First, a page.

Panama-based Deribit, the world’s largest crypto options exchange by trading volume and open interest, has launched a bitcoin volatility index called DVOL to help traders assess the market’s mood. “DVOL uses the implied volatility smile of the relevant expiries to output one number that gives a gauge of the 30-day annualized implied volatility,” the exchange said Wednesday in an announcement. Implied volatility refers to investors’ expectations for price turbulence over a specific time period.

Rough volatility’s steampunk vision of future finance
Kris Devasabai –
Rough volatility has generated a good amount of buzz in quant finance circles lately, which is somewhat surprising given its throwback origins. The models rely on a mid-20th century statistical measure called the Hurst parameter to capture the memory effect in markets. In an era of big data and machine learning, that makes them something of an anachronism. A quant at one large bank says, half jokingly, that his firm is “only interested in data-driven approaches”.

Regulation & Enforcement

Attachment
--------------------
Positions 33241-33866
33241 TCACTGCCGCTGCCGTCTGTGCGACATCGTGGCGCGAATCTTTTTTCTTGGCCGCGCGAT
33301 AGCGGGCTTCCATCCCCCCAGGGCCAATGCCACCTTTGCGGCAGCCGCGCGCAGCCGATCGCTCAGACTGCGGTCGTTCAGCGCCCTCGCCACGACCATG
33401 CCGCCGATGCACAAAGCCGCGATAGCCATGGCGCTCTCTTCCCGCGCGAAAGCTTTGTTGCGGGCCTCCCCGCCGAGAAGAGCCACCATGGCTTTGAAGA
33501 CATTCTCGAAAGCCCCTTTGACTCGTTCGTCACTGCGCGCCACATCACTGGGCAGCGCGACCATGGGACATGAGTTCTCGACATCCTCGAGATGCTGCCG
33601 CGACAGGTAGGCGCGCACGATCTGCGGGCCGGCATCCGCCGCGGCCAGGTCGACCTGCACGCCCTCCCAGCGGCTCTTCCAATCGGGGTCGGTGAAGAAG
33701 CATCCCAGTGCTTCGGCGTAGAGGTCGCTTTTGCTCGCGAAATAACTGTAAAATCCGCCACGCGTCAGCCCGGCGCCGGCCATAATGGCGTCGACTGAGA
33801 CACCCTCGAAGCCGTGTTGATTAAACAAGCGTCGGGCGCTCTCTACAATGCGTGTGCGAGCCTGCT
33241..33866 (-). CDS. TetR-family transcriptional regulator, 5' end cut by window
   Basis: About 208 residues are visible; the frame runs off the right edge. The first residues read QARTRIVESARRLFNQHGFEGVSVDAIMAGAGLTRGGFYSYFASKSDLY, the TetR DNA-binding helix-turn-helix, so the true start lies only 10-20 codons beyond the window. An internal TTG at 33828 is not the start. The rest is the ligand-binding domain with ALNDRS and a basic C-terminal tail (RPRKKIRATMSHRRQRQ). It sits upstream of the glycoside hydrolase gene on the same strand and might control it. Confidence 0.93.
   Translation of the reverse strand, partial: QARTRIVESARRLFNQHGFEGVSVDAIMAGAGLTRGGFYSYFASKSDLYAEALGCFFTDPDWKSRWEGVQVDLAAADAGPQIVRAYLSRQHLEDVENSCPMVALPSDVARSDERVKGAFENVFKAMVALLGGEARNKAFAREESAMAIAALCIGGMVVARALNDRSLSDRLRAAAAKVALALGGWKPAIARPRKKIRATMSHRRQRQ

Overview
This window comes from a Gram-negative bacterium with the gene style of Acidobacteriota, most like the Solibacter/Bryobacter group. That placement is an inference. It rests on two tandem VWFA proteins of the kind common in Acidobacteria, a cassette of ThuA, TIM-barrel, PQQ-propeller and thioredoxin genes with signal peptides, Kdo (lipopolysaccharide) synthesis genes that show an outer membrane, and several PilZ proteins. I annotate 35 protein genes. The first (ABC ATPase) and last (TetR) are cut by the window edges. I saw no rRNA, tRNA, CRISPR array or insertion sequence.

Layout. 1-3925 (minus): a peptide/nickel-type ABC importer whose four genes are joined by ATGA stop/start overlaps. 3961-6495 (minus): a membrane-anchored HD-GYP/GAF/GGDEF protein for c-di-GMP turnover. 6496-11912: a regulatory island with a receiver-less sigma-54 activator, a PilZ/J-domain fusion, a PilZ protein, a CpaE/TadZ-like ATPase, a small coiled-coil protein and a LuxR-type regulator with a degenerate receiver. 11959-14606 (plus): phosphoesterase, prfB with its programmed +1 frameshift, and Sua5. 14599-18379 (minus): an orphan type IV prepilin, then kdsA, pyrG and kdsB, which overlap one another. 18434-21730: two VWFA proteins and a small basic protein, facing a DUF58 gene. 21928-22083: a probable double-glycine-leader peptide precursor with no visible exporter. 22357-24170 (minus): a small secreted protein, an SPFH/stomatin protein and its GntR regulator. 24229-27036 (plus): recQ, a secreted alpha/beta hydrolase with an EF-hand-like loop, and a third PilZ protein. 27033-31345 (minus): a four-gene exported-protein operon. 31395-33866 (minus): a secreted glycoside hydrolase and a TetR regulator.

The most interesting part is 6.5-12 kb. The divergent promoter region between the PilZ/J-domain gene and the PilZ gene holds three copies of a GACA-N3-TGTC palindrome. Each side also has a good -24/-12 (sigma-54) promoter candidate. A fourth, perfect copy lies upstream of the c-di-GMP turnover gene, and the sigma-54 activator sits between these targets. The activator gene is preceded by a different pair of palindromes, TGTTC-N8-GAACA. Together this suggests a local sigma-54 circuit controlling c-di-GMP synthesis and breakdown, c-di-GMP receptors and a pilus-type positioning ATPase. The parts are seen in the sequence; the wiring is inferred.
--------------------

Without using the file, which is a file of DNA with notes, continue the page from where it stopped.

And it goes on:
Archegos’s Collapse Is a Wakeup Call for Regulators; Post-crisis capital requirements have saved Credit Suisse and Nomura from more serious problems while also pushing risk into darker corners of the financial system
Rochelle Toplensky and Telis Demos – WSJ
The big damage from Archegos’s collapse seems to have been limited to Credit Suisse and Nomura. But that doesn’t mean all is well in the financial system. As the dust settles on the fund’s implosion, the impact is becoming clearer. Credit Suisse and Nomura were slow to sell shares, costing them dearly relative to early movers Goldman Sachs, Morgan Stanley and Deutsche Bank. The anticipated losses are enough to cause Credit Suisse and Nomura serious pain, but not to threaten their solvency.

Yellen Plans to Reinvigorate Financial Risk Panel
Kate Davidson and Andrew Ackerman – WSJ
Treasury Secretary Janet Yellen is reviving a council of regulators tasked with monitoring the stability of the financial system, homing in on risks that emerged during the market turmoil of a year ago when the coronavirus pandemic hit the U.S. economy.
Ms. Yellen will lead her first meeting Wednesday of the Financial Stability Oversight Council, focusing on a variety of issues, including money-market mutual funds’ and hedge funds’ activities and their roles in the market turbulence last year, the Treasury Department said last week.


Why The Game Changer is the Best Options Strategy for Trade Management | tradeTALK Series
Kai Zeng – tastytrade